Wild Plants and Medicinals

people nasturtium foraging.jpg

Want to know what you can eat in the woods? This is a great class for anyone who wants to learn about the most common wild foods, medicinal plants, and edible flowers in the Bay Area. Classes are held in parks in SF and the East Bay. Each class lasts about two hours and is suitable for the novice and veteran forager alike. Learn about the wild food you see on San Francisco restaurant menus—everything from miner’s lettuce to wild radish flowers.

Your guide Kevin Feinstein (a.k.a. Feral Kevin) is an author, teacher, forager and naturalist residing in the Bay Area. Author of The Bay Area Forager and Crash Course in Wild Mushroom Foraging
he’s been leading wild food walks for ForageSF for over five years, and foraging for decades.

EAST BAY:  $50

SAN FRANCISCO: $60

Upcoming Class Schedule: Various weekend and weekday dates, year-round. There are generally 2-3 classes each month. Click the above "Book It!" button to view all available calendar dates. 

Cost: $50 - $60 per person, plus booking fee

Duration: 2 hours (10am - 12pm or 12pm - 2pm)

Meeting Spot: Secret location (will be e-mailed a week before the walk).


When you book, you are accepting the terms in the release form linked below:

ForageSF Release Form

*Please note that we do not accept cancellations within 14 days of the class. You're welcome to sell or gift your tickets to a friend—just imagine how excited they'll be!

To hear what some of our past walkers have to say, check out our Yelp reviews.

Photos by Robin Jolin and Andria Lo


How to Forage in Your Urban Backyard

By: Caitlin Harrington at Outside Magazine

The Bay Area is a forager’s eden. Juicy plums dangle from branches in summer, savory porcinis blanket coastal forests in autumn, and winter brings vitamin-C-rich miner’s lettuce, named for the prospectors who devoured it to stave off scurvy. The secret to a locally picked bounty is knowing where to look. For roughly a decade, the mycologists, farmers, and nature geeks at ForageSF have led wild food walks through city parks and along the coast, extolling the superior flavor and nutrition of foraged grub. “Your lens changes when you realize that so much of what’s around you is edible,” says founder Iso Rabins.

Aided by celebrity chefs like René Redzepi, the foraging craze took off in the 2000s from Seattle to Copenhagen, and it has flourished in San Francisco. By the time ForageSF opened in 2008, some were already writing off foraging as a foodie fad, but enrollment in the company’s programs has grown. Offerings have expanded to include a variety of classes (including DIY mushroom cultivation, starting this fall), and Rabins has created a restaurant incubator. “As tech gets bigger in the area, people are hungry to do something with their hands,” he says.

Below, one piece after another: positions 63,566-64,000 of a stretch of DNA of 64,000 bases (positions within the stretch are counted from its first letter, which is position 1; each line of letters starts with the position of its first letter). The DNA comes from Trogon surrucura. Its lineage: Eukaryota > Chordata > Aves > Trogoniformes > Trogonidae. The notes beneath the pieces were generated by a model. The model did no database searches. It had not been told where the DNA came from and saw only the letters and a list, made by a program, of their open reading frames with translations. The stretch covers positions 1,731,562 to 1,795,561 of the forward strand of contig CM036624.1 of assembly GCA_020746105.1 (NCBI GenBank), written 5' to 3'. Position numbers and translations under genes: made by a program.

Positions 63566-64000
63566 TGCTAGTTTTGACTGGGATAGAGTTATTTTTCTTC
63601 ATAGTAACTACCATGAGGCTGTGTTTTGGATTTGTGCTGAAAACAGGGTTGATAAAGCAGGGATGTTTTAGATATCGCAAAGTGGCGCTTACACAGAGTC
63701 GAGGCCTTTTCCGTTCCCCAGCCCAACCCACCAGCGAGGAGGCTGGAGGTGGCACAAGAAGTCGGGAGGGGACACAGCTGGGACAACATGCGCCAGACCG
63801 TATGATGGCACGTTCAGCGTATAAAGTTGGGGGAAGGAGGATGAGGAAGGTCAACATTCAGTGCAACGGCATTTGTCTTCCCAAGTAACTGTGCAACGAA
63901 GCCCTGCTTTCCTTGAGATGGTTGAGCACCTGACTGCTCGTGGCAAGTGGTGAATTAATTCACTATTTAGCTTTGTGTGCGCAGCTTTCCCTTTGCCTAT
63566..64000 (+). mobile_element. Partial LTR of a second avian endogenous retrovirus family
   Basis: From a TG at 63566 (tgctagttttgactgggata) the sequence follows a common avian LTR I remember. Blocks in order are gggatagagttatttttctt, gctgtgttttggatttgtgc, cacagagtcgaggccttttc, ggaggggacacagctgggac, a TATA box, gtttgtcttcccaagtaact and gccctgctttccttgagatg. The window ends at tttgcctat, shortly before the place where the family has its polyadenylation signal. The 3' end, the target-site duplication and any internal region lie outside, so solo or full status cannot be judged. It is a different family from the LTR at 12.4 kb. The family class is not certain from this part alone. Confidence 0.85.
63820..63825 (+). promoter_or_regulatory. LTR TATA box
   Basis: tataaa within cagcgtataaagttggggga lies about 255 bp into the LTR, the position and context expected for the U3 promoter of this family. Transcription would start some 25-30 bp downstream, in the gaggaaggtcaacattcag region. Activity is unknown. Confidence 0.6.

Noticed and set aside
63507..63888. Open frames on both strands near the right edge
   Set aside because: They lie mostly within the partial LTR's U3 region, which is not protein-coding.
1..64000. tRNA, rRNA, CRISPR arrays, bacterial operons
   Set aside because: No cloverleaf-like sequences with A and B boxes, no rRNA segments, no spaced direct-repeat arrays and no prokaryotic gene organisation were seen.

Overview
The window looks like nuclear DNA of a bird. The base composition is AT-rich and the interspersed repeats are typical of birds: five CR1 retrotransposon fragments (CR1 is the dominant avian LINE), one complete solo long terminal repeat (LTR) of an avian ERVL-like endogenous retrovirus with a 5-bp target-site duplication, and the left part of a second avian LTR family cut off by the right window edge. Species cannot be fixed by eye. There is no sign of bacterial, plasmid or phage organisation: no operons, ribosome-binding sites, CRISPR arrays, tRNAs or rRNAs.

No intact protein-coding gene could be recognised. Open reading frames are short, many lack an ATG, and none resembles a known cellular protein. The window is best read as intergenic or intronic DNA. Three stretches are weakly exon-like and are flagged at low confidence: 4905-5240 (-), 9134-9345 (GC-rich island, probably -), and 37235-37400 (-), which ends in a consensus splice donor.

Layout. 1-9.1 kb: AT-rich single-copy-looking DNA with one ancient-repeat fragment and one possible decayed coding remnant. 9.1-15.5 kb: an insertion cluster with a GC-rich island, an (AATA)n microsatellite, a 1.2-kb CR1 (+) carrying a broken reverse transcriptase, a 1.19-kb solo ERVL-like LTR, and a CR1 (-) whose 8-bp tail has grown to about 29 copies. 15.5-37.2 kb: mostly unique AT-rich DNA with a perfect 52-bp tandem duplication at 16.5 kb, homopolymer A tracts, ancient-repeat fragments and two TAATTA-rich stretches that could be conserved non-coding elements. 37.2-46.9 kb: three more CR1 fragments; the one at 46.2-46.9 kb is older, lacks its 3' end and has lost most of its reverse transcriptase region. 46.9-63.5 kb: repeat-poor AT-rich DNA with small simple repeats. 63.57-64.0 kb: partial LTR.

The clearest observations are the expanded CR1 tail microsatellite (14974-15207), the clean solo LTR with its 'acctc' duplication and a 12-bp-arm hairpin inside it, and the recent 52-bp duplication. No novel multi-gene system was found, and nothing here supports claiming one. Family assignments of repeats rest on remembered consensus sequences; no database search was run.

We asked ForageSF’s guides to share some beginner steps to get started in your own neck of the woods.

Travel light. “If foragers were action figures,” says naturalist and author Kevin Feinstein, “they’d probably come armed with a plastic bag and a pair of scissors.”

Steer clear of contaminated soil. That includes busy roadsides, industrial sites, golf courses, train tracks, and spots with lots of dead vegetation, where herbicide may have been used.

Start with easy-to-ID plants that don’t have toxic look-alikes and eat only what you know. (For example, steer clear of the common field mushroom, Agaricus campestris, and its lethal doppelganger the death capAmanita phalloides.) Naturalist and mycologist Maya Elson recommends sourgrass, found throughout the U.S., which “adds a nice lemon flavor to your water,” and miner’s lettuce, which grows up and down the West Coast. “My two-year-old is easily able to identify both of these,” she says. To expand your skill set, see if your city has a foraging club or tour.